Some of the peaches were also packed into freezer boxes with the leftover syrup.  As you can see, these boxes have been used for years.  I can't even find this kind in stores anymore.

And then of course, there's our favorite way to eat peaches.
One bushel of peaches yielded 32 pints in the freezer or cellar, two bags of fresh peaches for friends, a week's worth of peaches to eat fresh out of hand and of course, one peach pie.

In addition to peaches this week, I put up the following:

A great week of harvest!  Only tomatoes and beets to go.
Happy Summer!

Thursday, August 5, 2010


     Those who know the secrets of the dirt are leaving us. The hardworking sweaty browed farmers who could pick up a fistful of soil and tell when it was ready for seed, or point to a furrowed patch and say, “That is the best spot for onions in the garden,” are dying and their children are selling the land because farming is just too hard and doesn’t pay particularly well. The former vegetable gardens and apple orchards and timothy grass pastures are being buried beneath housing developments that have sprouted up on former meadows like mushrooms on cow pies. What’s been built can’t be unbuilt.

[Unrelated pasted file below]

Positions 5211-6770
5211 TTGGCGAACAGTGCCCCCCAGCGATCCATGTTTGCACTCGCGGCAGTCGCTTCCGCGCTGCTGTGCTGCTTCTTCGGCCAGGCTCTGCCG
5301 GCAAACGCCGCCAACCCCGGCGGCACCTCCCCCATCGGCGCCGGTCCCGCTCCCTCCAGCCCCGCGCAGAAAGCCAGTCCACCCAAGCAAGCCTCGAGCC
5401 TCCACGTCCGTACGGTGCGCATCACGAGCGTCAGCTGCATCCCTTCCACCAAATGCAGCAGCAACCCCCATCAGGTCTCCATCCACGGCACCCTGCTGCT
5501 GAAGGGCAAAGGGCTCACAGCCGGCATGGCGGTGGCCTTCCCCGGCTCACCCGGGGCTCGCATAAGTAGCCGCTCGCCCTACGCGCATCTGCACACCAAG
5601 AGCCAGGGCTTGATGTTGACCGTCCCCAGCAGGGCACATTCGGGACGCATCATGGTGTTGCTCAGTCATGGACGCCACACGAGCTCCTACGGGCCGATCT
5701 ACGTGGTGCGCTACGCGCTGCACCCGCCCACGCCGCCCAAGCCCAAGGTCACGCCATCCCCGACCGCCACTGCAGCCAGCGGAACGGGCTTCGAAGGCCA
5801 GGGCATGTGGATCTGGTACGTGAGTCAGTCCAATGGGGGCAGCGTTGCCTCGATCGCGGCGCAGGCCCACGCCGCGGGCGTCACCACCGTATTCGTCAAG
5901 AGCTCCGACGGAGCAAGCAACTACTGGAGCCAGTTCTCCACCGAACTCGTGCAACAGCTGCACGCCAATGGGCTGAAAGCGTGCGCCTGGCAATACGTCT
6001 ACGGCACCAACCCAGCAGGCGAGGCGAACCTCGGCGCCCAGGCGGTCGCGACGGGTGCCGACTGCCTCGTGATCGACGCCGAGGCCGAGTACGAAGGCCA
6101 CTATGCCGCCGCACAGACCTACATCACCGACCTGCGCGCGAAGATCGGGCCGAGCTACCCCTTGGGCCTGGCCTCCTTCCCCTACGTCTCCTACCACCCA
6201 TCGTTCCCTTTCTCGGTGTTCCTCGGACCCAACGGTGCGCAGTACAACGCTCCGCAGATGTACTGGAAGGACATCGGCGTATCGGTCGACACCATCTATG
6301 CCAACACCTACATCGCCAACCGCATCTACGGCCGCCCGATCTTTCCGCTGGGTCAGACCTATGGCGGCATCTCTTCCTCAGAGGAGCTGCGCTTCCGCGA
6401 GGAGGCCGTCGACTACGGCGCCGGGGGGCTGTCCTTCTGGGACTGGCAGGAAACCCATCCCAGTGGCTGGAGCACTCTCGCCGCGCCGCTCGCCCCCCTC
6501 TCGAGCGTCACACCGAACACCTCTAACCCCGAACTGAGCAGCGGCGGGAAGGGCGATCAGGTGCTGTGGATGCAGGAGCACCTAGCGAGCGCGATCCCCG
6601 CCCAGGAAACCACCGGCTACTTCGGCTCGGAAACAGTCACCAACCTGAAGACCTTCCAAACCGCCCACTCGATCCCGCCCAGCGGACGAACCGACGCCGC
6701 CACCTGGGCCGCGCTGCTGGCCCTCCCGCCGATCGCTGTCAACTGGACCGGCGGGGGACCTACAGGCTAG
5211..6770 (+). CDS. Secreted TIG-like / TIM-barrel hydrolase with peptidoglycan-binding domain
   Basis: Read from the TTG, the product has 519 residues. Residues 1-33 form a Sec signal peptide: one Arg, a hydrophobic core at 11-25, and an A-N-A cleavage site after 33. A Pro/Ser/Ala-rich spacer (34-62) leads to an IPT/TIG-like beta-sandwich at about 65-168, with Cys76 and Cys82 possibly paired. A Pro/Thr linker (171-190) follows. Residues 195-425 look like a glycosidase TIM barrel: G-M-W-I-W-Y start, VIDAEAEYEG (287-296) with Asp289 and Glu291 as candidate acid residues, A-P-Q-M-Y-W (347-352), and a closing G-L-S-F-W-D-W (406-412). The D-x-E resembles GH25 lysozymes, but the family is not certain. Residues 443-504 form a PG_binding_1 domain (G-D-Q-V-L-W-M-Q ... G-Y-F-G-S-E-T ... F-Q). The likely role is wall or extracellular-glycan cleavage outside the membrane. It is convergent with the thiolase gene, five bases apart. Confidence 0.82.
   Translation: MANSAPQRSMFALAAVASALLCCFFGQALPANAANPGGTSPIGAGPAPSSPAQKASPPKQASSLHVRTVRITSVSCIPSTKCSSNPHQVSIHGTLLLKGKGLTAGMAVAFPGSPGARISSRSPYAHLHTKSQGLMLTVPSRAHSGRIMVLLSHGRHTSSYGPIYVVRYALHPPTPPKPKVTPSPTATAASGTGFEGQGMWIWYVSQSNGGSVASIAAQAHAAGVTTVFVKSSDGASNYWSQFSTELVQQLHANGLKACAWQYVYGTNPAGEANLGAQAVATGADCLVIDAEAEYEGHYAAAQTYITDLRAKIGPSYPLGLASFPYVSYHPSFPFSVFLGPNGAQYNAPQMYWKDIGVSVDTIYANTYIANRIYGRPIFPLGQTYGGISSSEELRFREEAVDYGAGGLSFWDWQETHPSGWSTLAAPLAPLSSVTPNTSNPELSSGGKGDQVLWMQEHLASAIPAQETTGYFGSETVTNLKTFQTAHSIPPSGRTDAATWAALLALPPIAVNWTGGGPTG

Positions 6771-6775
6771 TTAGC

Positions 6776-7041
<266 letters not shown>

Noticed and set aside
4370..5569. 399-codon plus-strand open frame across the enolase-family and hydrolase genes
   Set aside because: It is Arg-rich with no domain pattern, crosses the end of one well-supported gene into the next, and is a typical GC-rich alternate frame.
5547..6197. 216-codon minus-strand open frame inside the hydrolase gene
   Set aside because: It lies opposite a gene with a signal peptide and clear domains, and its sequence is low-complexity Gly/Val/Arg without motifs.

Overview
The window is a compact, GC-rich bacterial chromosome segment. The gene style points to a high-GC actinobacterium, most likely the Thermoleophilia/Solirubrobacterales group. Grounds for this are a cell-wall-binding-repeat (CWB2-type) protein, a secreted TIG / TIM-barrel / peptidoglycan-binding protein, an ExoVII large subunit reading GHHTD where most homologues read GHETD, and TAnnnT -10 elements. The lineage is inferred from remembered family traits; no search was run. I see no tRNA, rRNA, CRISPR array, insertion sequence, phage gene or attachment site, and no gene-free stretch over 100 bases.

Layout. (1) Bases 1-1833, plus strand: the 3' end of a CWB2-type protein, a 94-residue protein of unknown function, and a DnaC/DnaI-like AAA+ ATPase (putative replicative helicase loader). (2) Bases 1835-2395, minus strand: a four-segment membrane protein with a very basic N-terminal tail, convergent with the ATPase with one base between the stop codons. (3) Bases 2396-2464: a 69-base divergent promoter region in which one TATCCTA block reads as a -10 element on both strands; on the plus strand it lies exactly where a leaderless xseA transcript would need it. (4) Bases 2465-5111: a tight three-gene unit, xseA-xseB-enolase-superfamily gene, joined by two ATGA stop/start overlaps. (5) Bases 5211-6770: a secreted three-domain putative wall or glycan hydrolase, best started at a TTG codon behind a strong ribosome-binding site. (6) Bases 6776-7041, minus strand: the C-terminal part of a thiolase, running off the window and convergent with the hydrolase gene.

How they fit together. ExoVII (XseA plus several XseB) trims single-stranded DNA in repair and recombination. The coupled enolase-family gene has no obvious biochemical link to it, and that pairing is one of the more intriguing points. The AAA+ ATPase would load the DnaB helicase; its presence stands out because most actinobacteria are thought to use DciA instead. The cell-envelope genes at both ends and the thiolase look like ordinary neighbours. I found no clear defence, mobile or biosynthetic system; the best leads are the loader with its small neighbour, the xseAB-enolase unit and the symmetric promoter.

Joe and I just returned from a four day anniversary trip through the central and western sections of Virginia. We were appalled by sprawl. We found battlefield land preserved in narrow strips that were bounded on either side by shopping malls, housing developments and storage units. We climbed Lee’s Hill in Fredericksburg and stood with our backsides practically in someone’s storage shed as we gazed out on what used to be pasture but is now a commercial district. We drove scenic routes that showcased run down farms and encroaching malls. And, we were sad. Living in our little forgotten gem of a county, where there is only one blinking stoplight and whether or not to build a Dollar General was a much debated topic, has spoiled us. We gaze daily on cows and sheep and rolling, vibrant pastures so it is understandable that we found most of the scenic routes a bit of a letdown. But we were shocked by how fast it is all disappearing.
     We drove on roads that used to be lined with daisies and chickweed and are now lined with malls and we wondered why we need so many of them. What is everyone buying? And the even bigger question is: What will everyone eat when all the farms are gone?